The Birmingham Office of the U.S. Attorney and the Alabama Attorney General conducted an extensive joint investigation of absentee ballot fraud allegations in Greene County in the November 1994 election. By the end of the investigation, nine defendants pleaded guilty to voter fraud and two others were found guilty by a jury. The defendants included Greene County commissioners, officials, and employees; a racing commissioner; a member of the board of education; a Eutaw city councilman; and other community leaders. The conspiracy included using an assembly line to mass produce forged absentee ballots meant to swing elections in favor of preferred candidates.
Crayton was convicted of impersonation fraud for illegally voting in her sister's name during the 2002 election. She was caught when her sister tried to vote and the poll workers at the precinct found that her name had already been marked as having voted. Crayton pleaded guilty and received a two-year prison sentence, which was reduced to time already served plus two years' probation.
The Supreme Court of Alabama overturned the mayoral election results for the City of Guntersville, Alabama after finding that absentee ballots cast without proper identification should have been excluded.
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Nathaniel Gosha was convicted of 25 counts (nine felony counts of falsifying ballots and 16 counts of second-degree possession of a forged instrument) of voter fraud for offering to sell absentee votes in Russell County. Another Russell County resident, Lizzie Mae Perry, pleaded guilty to two felony counts of falsifying absentee ballots and two misdemeanor counts of disclosing votes. Gosha was sentenced to 180 days in jail, 4.5 years of probation, and $2,600 in court fines. Perry was sentenced to 30 days in jail and 18 months' probation.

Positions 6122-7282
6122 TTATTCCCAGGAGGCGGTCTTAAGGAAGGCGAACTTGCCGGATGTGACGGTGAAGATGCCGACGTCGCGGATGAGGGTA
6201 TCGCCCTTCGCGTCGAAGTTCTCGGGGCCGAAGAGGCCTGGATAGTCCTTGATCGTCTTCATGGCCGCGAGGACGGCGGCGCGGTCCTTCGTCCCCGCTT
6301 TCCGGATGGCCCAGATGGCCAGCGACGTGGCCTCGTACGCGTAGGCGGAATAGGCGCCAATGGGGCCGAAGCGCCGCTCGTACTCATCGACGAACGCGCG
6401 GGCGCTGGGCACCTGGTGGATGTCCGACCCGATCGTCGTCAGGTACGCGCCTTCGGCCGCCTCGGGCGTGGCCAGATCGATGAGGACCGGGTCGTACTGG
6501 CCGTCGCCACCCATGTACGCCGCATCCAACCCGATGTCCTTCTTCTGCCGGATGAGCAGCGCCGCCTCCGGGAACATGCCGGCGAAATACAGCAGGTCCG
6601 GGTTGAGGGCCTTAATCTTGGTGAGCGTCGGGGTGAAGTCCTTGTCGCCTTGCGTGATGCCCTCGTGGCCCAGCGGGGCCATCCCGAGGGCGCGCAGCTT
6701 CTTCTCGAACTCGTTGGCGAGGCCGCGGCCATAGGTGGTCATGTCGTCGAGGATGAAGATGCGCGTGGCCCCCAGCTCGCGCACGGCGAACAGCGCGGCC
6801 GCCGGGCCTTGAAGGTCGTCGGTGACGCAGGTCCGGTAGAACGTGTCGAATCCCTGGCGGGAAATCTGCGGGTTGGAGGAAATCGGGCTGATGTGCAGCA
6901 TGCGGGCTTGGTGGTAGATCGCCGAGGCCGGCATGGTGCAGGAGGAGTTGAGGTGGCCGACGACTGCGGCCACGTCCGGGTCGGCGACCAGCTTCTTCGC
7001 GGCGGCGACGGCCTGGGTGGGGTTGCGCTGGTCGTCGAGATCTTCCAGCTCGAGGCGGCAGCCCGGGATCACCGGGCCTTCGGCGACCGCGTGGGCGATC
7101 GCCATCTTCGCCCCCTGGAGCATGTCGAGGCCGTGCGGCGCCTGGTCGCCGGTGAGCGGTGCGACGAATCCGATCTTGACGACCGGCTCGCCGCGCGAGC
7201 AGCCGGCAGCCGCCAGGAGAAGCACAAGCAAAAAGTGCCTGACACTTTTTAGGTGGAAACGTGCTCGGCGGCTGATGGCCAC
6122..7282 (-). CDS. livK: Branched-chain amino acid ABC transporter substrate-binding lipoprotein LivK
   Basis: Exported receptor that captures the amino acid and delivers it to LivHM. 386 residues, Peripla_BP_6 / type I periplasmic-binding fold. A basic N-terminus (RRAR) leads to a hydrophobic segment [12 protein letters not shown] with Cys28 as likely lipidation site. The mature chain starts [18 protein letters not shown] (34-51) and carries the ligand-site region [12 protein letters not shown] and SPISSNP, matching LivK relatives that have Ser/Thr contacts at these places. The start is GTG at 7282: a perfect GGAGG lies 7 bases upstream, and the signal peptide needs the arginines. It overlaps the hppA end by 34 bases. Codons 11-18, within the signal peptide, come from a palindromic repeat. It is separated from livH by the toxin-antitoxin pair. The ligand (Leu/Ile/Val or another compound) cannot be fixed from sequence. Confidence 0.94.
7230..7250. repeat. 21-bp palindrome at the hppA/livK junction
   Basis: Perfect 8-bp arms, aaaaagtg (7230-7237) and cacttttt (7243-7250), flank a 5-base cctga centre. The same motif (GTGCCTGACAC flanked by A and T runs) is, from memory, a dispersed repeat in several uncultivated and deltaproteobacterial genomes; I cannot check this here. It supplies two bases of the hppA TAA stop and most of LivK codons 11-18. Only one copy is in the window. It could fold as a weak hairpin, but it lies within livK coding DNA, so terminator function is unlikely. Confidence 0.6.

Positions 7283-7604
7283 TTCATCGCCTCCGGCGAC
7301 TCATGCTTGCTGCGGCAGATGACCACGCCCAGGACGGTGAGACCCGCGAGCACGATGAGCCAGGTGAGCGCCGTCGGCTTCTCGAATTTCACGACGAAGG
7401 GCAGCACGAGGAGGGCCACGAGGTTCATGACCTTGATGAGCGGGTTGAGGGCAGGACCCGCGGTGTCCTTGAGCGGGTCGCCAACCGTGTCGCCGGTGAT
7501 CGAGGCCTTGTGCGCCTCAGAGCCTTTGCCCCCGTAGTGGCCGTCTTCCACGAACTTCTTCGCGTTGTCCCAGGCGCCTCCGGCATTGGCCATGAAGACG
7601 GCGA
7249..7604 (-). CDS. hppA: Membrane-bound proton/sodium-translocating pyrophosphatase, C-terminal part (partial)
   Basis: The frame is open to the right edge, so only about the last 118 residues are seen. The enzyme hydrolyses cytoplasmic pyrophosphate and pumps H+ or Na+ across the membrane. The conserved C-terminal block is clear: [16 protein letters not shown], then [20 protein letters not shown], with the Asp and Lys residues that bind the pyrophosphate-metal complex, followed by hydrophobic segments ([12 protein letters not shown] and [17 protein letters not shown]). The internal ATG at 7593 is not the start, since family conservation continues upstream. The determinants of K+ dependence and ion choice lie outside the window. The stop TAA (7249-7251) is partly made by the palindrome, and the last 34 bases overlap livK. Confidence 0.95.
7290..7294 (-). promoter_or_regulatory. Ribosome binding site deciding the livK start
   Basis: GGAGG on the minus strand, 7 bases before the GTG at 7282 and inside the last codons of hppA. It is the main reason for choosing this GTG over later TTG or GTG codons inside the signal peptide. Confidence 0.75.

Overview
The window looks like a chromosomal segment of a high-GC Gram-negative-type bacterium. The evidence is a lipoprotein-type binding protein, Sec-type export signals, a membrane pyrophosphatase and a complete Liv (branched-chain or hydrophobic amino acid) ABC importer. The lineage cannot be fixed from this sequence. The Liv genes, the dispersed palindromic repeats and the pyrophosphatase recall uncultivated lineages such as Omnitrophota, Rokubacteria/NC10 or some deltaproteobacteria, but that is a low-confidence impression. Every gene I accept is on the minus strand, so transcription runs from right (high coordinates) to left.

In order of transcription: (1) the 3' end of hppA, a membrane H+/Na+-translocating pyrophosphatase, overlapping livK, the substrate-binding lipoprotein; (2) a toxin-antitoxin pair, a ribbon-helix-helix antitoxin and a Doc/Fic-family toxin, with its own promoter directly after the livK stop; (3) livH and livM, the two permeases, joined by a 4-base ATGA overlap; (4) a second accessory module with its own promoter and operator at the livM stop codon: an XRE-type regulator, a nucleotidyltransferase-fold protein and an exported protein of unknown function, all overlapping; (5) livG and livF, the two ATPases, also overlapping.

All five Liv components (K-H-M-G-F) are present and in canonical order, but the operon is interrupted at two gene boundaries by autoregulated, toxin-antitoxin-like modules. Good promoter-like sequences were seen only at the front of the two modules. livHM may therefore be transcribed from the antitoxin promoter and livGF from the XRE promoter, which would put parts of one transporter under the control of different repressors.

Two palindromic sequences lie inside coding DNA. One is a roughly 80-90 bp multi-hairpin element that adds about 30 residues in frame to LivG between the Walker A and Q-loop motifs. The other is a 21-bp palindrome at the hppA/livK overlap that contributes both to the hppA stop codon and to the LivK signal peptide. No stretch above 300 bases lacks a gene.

An absentee-ballot buying operation was uncovered in Winston County, Alabama, that led to the conviction of the sheriff, circuit clerk, a district judge, and several candidates for county commission and the board of education. The conspirators set out to buy absentee ballots in the 2000 Republican primary with bribes of cash, beer, and liquor. Judge Richardson pleaded guilty to a misdemeanor charge of failing to report campaign expenditures; the others pleaded guilty to felony charges stemming from the operation. Bailey was sentenced to three years' probation, plus a $1,000 fine and 250 hours of community service. Neal got three years' probation, a $2,500 fine, and 250 hours' community service. Ingram was ordered to serve a year in prison and pay a $1,000 fine. Emerson got two years' probation. Judge Richardson resigned, and received a suspended six-month prison sentence, one year probation, and a $1,000 fine.
Melvin Lightning pleaded guilty to illegal absentee voting. Along with Evans, Lightning forged absentee ballot request forms in the name of other voters. Upon receiving the ballots, the pair took them to the named voters and obtained their signatures on the ballot envelope without telling the voters that they were signing an actual ballot. Lightning then completed and cast the ballots himself. He received a 12-month prison sentence, which was suspended in favor of 12 months' probation. His accomplice, Evans, was convicted in 1998 on seven counts of illegal absentee voting. He got a 10-year prison sentence, eight of which were suspended.